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A Guide to Transpiling PHP

2 min read
Published on 21st September 2023

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The world of PHP has seen rapid evolution, with newer versions introducing breaking changes or exciting features not available in previous ones. To bridge this gap and ensure code compatibility across different PHP versions, we turn to a concept known as "transpilation". Let's delve into this topic and shed light on how PHP developers can benefit from transpilation tools.

1. What is Transpilation?

Transpilation, or source-to-source compilation, involves converting source code from one version or form to another, without changing its logic. In the context of PHP, transpilation usually refers to converting code written for a newer version of PHP to be compatible with an older version.

2. Why Transpile PHP?

  • Cross-Version Compatibility: Not all hosting providers or servers support the latest PHP versions. Transpilation allows developers to write code using the latest PHP features and then convert it to run on older PHP versions.

  • Gradual Migrations: For large projects looking to transition to newer PHP versions, transpilation can act as an interim step, allowing teams to write code in the new version while still supporting older versions.

  • Testing and Experimentation: Transpilers can allow developers to test how certain new features would impact their existing applications without fully committing to a PHP version upgrade.

3. PHP Transpilers Available

At the time of writing we're only aware of one PHP transpiler: Rector.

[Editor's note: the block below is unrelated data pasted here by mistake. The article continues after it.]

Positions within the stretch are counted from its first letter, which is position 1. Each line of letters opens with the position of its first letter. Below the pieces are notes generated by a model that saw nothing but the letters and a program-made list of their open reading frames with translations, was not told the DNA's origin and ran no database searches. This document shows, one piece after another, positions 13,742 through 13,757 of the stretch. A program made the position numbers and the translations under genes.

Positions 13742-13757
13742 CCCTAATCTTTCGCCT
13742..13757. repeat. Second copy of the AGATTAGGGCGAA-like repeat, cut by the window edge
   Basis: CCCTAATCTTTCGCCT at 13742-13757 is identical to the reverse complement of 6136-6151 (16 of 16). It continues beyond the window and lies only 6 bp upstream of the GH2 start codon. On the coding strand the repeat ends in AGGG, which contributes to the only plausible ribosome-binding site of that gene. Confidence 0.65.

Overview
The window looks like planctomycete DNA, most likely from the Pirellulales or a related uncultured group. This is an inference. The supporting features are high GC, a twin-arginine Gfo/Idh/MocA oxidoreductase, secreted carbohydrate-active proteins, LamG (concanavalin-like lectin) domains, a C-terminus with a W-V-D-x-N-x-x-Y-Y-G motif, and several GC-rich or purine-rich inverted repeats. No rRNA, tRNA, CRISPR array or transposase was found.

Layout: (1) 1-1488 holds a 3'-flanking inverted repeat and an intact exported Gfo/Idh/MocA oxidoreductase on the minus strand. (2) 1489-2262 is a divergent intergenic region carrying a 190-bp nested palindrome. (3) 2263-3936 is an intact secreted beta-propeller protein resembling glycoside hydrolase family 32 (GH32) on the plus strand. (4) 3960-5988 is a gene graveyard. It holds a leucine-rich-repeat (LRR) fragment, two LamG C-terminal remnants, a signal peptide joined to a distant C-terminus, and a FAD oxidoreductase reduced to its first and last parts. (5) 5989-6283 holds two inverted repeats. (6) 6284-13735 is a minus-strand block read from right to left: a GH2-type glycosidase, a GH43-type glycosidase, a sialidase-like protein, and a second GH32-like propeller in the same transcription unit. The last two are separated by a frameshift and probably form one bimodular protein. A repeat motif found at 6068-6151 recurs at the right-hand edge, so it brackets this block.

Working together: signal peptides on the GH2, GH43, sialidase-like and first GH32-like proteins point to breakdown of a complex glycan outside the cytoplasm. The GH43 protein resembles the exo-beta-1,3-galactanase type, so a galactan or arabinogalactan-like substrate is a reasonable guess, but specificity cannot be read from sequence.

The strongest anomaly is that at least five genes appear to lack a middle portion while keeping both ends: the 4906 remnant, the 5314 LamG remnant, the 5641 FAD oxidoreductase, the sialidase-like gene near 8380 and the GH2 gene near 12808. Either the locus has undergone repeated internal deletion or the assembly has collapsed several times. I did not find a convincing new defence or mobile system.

Rector not only helps in transpiling but also aids in automating the code upgrade process to newer PHP versions. It's more than just a transpiler; it's a refactoring tool that supports many transformations.

4. How to Transpile PHP with Rector

Installation:

composer require rector/rector --dev

Usage: Create a rector.php configuration file and specify the transformations you want to apply. For transpilation, you'll focus on downgrading sets.

use Rector\Core\Configuration\Option;
use Symfony\Component\DependencyInjection\Loader\Configurator\ContainerConfigurator;
use Rector\Set\ValueObject\SetList;

return static function (ContainerConfigurator $containerConfigurator): void {
    $containerConfigurator->import(SetList::DOWNGRADE_PHP74);
};

Run Rector:

vendor/bin/rector process

5. Caveats and Limitations

While transpilers can be incredibly useful, they aren't a silver bullet. Here are some points to consider:

  • Performance: Transpiled code might be slightly slower than native code due to added compatibility layers.

  • Complexity: The transpiled code may not always be as readable as the original, making debugging more challenging.

  • Incomplete Coverage: Not all features can be transpiled perfectly. For example, some PHP 8 attributes have no direct equivalent in PHP 7.

Transpilation in PHP offers an exciting bridge between different PHP versions, enabling developers to tap into newer features without abandoning support for older versions. While it's a powerful tool, careful consideration is needed to decide if and when to use it based on your project's specific needs and constraints.